Update: Specialist Jeffrey Page has been sentenced to 26 years of confinement and a dishonorable discharge for the shooting death of Specialist Adrian Perkins in Jordan last year.
He reportedly apologized during the court hearing in which his punishment was imposed, saying, "I let my unit down. I let my squad-mates down."
Get additional details in our original coverage below.
Original post: Today, Specialist Jeffrey Page, a soldier based at Fort Carson, is expected to be sentenced for the 2014 slaying of a fellow soldier, nineteen-year-old Specialist Adrian Perkins.
Page, who's originally from Ohio, insisted that the killing of Perkins, who he shot in the head as the latter was bringing him lunch, was a terrible accident.
A military court disagrees. Page was found guilty of murder during a hearing at Fort Carson yesterday.
The shooting took place on May 17, 2014, according to the Colorado Springs Gazette, and in the immediate aftermath of the incident, few details were released. Almost two weeks later, on May 30, ABC10 in San Diego, from where Perkins hailed, noted that military officials would only say that he died in a "non-combat related shooting" on a military base in Jordan.
"I don't really care how he died; he was still my hero. I don't care what happened and what they find out, it's immaterial to me," Perkins's grieving grandfather, Fred Ashby, was quoted as saying.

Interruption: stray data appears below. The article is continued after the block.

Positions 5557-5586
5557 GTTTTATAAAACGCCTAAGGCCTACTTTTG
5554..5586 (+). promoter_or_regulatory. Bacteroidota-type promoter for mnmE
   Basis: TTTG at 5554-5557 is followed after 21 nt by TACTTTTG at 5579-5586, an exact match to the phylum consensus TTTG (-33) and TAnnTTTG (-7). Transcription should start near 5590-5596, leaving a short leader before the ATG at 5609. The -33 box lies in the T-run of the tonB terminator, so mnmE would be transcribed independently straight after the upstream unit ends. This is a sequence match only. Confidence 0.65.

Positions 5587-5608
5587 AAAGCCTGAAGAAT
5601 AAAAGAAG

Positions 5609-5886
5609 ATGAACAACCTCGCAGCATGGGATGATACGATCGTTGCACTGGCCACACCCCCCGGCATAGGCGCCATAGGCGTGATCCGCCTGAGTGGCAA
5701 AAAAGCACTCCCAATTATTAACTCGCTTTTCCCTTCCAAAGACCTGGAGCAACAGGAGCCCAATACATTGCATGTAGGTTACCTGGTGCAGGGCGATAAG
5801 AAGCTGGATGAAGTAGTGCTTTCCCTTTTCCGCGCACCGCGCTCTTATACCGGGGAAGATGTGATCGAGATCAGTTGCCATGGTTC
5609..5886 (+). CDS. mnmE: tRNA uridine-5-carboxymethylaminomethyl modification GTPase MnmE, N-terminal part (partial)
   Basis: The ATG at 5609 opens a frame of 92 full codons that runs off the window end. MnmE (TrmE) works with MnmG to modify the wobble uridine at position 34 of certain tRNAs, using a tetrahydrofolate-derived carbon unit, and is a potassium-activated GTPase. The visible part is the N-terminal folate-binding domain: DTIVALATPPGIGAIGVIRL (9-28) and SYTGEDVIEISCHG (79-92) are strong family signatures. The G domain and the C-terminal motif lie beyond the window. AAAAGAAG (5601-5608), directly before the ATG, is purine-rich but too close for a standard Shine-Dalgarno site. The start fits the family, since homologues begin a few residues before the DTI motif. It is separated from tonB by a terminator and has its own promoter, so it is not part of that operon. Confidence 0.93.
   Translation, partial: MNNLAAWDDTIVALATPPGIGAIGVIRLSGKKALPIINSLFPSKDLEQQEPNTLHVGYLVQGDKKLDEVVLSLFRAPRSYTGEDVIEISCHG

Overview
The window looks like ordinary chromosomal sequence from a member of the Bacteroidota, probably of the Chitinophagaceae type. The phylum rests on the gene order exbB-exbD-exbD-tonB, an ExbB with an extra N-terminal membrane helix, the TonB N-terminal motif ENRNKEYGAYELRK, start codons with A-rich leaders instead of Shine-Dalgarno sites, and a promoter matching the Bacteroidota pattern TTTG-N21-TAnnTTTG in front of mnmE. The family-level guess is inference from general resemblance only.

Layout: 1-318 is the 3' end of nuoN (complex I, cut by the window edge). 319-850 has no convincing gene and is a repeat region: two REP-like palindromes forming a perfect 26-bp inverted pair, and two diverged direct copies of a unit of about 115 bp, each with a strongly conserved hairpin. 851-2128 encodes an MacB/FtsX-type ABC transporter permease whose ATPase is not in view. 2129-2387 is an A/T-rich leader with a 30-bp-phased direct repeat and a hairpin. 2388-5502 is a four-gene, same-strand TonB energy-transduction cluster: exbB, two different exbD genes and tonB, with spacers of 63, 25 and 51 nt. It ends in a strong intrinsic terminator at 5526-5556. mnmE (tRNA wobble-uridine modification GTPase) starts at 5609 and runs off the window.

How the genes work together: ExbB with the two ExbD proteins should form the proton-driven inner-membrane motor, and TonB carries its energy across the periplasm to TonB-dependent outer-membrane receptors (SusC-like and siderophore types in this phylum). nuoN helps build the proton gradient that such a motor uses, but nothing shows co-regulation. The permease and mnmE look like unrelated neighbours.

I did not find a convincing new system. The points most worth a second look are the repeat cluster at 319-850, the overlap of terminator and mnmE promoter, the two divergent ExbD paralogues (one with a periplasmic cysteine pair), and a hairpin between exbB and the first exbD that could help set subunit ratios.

He added that after his military service, Perkins had planned to join the San Diego Sheriff's Office: "He was going to be a deputy and be a dog handler, that's what he had dreams of being,"
Details were still few by the following December, when NBC7 in San Diego reported that a hearing into the incident was scheduled to get underway. Charging documents said only that Perkins had been killed by a single shot to the head from an M-4 rifle.
The accounts that finally emerged were shocking, As noted by the Gazette, Perkins was bringing lunch to Page and another soldier, who were assigned to a guard post, when he was slain..
The defense maintained that Page had thought his rifle was not loaded when he aimed it at Perkins and pulled the trigger — a "dry fire" of the sort soldiers frequently engaged in when they were bored. As such, Page was willing to enter a guilty plea to involuntary manslaughter, an offense that would have put him behind bars for ten years.
In contrast, prosecutors argued that Page didn't like Perkins, who allegedly "had a bad reputation in the unit" stemming from his "messy attire, lack of military demeanor and lackluster soldier skills," the Gazette reports.
"This case is about a deliberate, methodical, thoughtful kill-shot," prosecuting Major Laura West argued — and the judge in the case ultimately agreed with her, He's expected to pass down Page's sentence this morning.
Continue for the aforementioned NBC7 report about Perkins, broadcast in December 2014.